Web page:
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Tire Damage

Lets begin by saying that you will need to replace tires a few times over the life of your vehicle. Despite advances in longer-lasting tires, actual tread life will vary by car type, tire type (such as all-season or high-performance), driving aggressiveness, and even road and weather conditions.

car maintenance

What damages tires?

There are many factors that can cause damage to your vehicle’s tires. Aside from the driver’s habits and road conditions there are a number of other factors that could determine the lifespan of your tires a few are mentioned below.

  • Potholes, obstacles, curbs ,sharp objects, speed bumps

  • Extreme temperatures

  • Oil, grease and other chemicals

  • Strong sunlight

  • Speeding

  • Quick starts and emergency braking

  • Driving on damaged roads

  • Failure to notice a change in handling, noise or vibration

  • Improper Air pressure

  • Bad Alignment

  • Not Rotating tires

  • Improperly installed tires

  • Improper use of sealants

  • Using summer tires on snow and ice

  • Mixing tire types (different treads and sizes)

  • Using tires on damaged wheels

  • Using rim sizes that are not compatible

  • Reflating a tire that has been run flat or seriously under inflated

  • Prolonged use of a spare tire of a different size at speeds in excess of 50 mph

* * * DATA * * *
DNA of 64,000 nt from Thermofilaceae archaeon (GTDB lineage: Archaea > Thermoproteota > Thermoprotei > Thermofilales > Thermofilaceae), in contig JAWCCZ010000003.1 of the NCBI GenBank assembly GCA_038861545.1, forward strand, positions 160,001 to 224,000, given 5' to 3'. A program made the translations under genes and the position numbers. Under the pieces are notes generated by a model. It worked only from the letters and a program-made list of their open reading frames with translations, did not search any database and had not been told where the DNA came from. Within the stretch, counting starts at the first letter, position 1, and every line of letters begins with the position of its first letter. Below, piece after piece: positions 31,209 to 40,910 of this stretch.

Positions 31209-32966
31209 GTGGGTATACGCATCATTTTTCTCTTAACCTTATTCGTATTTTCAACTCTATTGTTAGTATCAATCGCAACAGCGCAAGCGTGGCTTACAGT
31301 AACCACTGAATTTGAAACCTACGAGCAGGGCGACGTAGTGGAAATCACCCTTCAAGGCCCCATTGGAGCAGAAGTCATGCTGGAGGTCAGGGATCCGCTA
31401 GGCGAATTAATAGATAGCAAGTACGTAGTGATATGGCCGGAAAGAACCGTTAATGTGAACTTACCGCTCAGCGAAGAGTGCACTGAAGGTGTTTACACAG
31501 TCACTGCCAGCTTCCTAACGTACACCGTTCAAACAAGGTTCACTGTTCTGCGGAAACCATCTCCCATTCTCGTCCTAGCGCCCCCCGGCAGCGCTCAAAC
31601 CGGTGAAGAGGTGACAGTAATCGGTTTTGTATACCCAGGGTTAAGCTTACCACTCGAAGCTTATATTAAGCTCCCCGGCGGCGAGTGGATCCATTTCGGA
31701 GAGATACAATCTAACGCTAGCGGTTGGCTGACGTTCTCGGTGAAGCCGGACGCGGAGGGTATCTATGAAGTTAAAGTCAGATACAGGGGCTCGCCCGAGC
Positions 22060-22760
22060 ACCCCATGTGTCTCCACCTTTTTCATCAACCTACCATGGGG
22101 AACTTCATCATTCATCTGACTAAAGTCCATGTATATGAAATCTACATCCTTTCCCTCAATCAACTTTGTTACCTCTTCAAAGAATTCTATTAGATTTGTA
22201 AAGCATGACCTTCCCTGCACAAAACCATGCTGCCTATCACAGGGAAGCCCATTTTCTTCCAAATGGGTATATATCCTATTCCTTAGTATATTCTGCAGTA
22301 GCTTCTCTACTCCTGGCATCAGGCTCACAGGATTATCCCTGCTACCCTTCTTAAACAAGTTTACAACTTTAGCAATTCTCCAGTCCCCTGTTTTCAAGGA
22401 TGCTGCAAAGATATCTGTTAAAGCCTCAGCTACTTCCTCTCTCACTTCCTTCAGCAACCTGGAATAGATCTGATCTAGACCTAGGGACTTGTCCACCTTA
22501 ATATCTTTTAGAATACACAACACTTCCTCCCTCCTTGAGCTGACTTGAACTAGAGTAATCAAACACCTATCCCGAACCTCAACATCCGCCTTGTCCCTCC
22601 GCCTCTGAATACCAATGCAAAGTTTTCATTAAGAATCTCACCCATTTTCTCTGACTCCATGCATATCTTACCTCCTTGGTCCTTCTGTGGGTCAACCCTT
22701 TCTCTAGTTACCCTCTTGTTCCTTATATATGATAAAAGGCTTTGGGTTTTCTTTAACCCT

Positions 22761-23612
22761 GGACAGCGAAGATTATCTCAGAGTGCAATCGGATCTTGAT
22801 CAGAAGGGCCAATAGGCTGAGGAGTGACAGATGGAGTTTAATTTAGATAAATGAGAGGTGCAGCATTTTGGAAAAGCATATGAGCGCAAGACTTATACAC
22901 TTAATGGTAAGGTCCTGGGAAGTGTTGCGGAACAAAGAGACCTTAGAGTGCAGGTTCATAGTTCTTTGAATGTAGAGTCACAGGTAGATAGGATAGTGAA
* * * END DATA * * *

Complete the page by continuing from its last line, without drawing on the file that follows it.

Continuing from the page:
• Bad suspension

Types of damages:

Cupped/ Cupping

Cupped of scalloped dips around the surface of the thread

Under inflation/ Shoulder wear

The result of low tire pressure, overloading a vehicle or the use of undersized tires

Over Inflation/ Center wear

Typically due to over inflating beyond the tire manufacture specifications. Can also be caused by mounting over-sized tires on narrow rims.

Feathered Wear / Feathering

Can be caused by hard driving, could be caused by bad sway bar links or springs. Can also be avoided by using high performance tires.

Edge wear / Camber wear

May be caused by an improperly aligned tire. Surface of the tire is not touching road surface evenly. Can also be caused by bad springs.

Brake or skid marked

Causes flat spots when skidding when braking from high speeds. Can also be caused by tire sitting in oil or chemicals.

How do I inspect my tire?

1- Check your air pressure. It’s quick and can prevent many problems. Do it once a month.

2- Check the tread wear with one of the three methods

With a tread depth gauge

With the tread wear indicators

With the penny test

One easy way to check for wear is by using the penny test. All you have to do is grab your spare change and follow these easy steps.

-Take a penny and hold Abe's body between your thumb and forefinger. Select a point on your tire where tread appears the lowest and place Lincoln's head into one of the grooves. If any part of Abe Lincoln's head is covered by the tread, you're driving with the legal and safe amount of tread.

-If your tread gets below that (approximately 2/32 of an inch), your car's ability to grip the road in adverse conditions is greatly reduced.

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